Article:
While the most recent Apple fiscal report was disappointing to the company, Kuo believes there will be huge iPhone and iPad sales for the fourth quarter of 2012. He estimates iPhone sales will hit 55 million and iPad sales are predicted to reach nearly 24 million during the quarter.

Source: Business Insider

Big Fish Unlimited Goes To The Cloud

Big Fish Games has announced that it has launched Big Fish Unlimited, a cloud gaming service that lets gamers play their titles on any PC and mobile platform. They have partnered with Roku to bring a gaming channel to connected TVs.

“Customers are increasingly adopting connected devices, and they expect games to be instantly accessible and playable across those devices,” said Will O’Brien, vice president and general manager of cloud gaming at Big Fish. “Big Fish will launch Big Fish Unlimited on PC browsers and tablets this quarter. Through our strategic alliance with Roku, we are adding a third screen: the connected TV. This marks the first time that customers can choose where to play, because our service is powered by the cloud and game progress will follow customers from device to device.”

Big Fish Unlimited will offer instant play for the top 100 titles in the Big Fish library, eventually rolling out other titles from the company’s library of 2,500 games every week. Subscriptions start at $7.99 a month and the service will also offer free access to a rotating catalog of up to 20 games supported by advertising.

Mobile/Tablet Games Played Increasingly At Home

According to a new survey released today by PopCap Games, half of U.S. and U.K. mobile gamers favor mobile devices as their primary home game platform. The finding was part of a research project that projects a 125 million mobile gamer population in the U.S. and U.K.

“We already know that people play mobile games ‘on the go,’ but now we are seeing mobile gamers largely favor their mobile devices for home use.” said Dennis Ryan, VP of Worldwide Publishing at PopCap. “If you add the fact we are seeing a deluge of new gamers coming in through mobile, we believe mobile gaming is invading the last bastion of video game consoles and personal computers: the home.”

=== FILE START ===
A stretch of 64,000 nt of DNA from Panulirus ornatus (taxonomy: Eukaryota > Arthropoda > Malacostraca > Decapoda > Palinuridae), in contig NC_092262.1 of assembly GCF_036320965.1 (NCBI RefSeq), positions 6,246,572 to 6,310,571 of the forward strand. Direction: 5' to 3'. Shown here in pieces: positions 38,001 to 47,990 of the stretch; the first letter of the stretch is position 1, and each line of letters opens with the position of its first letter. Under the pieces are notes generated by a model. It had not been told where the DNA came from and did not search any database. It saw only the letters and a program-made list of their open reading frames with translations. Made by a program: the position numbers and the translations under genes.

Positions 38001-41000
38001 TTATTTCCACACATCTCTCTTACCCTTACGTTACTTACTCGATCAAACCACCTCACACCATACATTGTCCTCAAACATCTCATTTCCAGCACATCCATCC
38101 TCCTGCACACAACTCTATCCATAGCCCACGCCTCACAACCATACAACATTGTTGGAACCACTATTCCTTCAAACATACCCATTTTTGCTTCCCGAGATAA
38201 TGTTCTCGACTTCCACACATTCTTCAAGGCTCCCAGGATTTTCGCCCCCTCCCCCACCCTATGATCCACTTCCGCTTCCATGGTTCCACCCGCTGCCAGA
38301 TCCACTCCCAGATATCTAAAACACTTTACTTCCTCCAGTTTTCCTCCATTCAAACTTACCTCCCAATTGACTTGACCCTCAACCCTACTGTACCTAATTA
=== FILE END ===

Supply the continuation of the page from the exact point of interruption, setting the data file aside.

50 percent of the mobile gamers in the survey agreed that mobile gaming is their favored method of game play at home over traditional consoles, computers and handheld gaming devices, while tablet-only players preferred home play on mobile devices even more at 57 percent.

The new survey also claims that the top five places to play mobile games are at home on the couch with 69 percent of U.S. and U.K. gamers surveyed, as a passenger in a car or on a bus or train at 63 percent, at home laying in bed at 57 percent, waiting for an appointment at 55 percent and while watching television 41 percent, while those who play mobile games exclusively on tablets confirmed that they play more at home on the couch and while watching TV (at 78 percent and 52 percent) than other mobile gamers. Those who stated that they play mobile games only on a smartphone were more likely to play in situations that required waiting, such as while at a restaurant, in line at a store, or at an appointment.